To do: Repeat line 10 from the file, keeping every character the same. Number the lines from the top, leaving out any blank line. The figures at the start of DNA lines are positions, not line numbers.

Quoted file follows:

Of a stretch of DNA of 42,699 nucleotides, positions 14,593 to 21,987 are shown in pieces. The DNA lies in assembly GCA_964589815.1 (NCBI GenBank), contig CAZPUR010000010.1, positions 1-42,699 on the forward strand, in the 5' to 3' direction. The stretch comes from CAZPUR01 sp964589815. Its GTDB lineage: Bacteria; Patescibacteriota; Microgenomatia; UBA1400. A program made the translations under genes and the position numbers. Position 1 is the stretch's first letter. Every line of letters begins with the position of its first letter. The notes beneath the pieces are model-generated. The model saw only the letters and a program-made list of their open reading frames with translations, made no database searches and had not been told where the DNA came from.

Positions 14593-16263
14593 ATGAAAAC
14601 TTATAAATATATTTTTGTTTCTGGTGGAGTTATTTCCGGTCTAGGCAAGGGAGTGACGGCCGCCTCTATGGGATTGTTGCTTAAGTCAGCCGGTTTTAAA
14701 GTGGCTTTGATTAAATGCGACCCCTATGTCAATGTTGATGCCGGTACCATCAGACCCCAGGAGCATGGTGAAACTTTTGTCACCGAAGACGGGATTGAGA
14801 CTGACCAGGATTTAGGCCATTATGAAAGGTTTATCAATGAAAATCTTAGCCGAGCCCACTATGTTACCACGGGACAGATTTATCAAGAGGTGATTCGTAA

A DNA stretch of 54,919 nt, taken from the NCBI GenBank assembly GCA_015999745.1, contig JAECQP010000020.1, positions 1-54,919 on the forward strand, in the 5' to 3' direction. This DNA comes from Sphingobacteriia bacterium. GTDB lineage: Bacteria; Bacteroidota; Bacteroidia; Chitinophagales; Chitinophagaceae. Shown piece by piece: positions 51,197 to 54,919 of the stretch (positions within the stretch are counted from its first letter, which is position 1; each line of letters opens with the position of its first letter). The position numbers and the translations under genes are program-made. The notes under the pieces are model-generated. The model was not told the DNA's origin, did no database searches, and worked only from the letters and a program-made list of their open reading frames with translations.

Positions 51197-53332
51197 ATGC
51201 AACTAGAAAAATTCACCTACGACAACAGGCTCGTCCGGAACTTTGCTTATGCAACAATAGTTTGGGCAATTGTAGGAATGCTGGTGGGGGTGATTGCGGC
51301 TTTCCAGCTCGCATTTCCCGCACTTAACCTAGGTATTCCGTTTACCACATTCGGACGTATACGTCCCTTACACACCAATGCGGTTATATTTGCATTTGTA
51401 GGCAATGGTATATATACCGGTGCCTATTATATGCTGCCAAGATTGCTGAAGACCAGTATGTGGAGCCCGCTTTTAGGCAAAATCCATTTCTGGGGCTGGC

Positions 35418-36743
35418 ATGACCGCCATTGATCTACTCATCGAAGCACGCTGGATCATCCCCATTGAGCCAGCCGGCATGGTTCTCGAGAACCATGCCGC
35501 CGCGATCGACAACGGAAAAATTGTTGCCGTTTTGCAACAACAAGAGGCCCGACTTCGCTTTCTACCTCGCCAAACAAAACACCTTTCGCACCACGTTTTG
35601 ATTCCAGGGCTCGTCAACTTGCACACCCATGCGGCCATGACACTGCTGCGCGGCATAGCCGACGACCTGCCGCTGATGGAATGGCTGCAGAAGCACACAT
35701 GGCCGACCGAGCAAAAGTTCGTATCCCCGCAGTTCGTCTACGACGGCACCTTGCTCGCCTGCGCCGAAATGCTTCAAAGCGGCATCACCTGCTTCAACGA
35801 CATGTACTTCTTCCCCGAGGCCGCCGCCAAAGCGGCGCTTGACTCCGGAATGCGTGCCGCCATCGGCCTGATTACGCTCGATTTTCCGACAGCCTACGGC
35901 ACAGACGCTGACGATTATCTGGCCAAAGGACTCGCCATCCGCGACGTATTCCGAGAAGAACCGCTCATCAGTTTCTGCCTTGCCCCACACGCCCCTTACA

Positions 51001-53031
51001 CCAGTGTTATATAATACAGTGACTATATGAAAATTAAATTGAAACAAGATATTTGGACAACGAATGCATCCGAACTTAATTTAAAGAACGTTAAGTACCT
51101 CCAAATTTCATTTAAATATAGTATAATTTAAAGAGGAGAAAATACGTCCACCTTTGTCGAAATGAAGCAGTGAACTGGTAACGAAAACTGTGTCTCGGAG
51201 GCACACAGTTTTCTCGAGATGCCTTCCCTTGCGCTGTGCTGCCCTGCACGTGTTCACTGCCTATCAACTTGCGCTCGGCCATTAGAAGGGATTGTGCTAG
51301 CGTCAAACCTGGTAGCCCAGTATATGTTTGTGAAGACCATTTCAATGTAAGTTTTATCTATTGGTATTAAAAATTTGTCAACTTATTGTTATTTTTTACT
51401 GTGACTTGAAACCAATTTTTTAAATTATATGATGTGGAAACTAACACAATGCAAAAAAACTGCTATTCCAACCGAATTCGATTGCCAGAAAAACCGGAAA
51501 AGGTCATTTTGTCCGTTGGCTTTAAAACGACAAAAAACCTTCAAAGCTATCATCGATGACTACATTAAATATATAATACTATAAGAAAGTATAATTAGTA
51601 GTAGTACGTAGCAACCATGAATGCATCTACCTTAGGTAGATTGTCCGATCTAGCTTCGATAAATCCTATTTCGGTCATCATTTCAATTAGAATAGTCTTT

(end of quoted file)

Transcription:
51201 AACTAGAAAAATTCACCTACGACAACAGGCTCGTCCGGAACTTTGCTTATGCAACAATAGTTTGGGCAATTGTAGGAATGCTGGTGGGGGTGATTGCGGC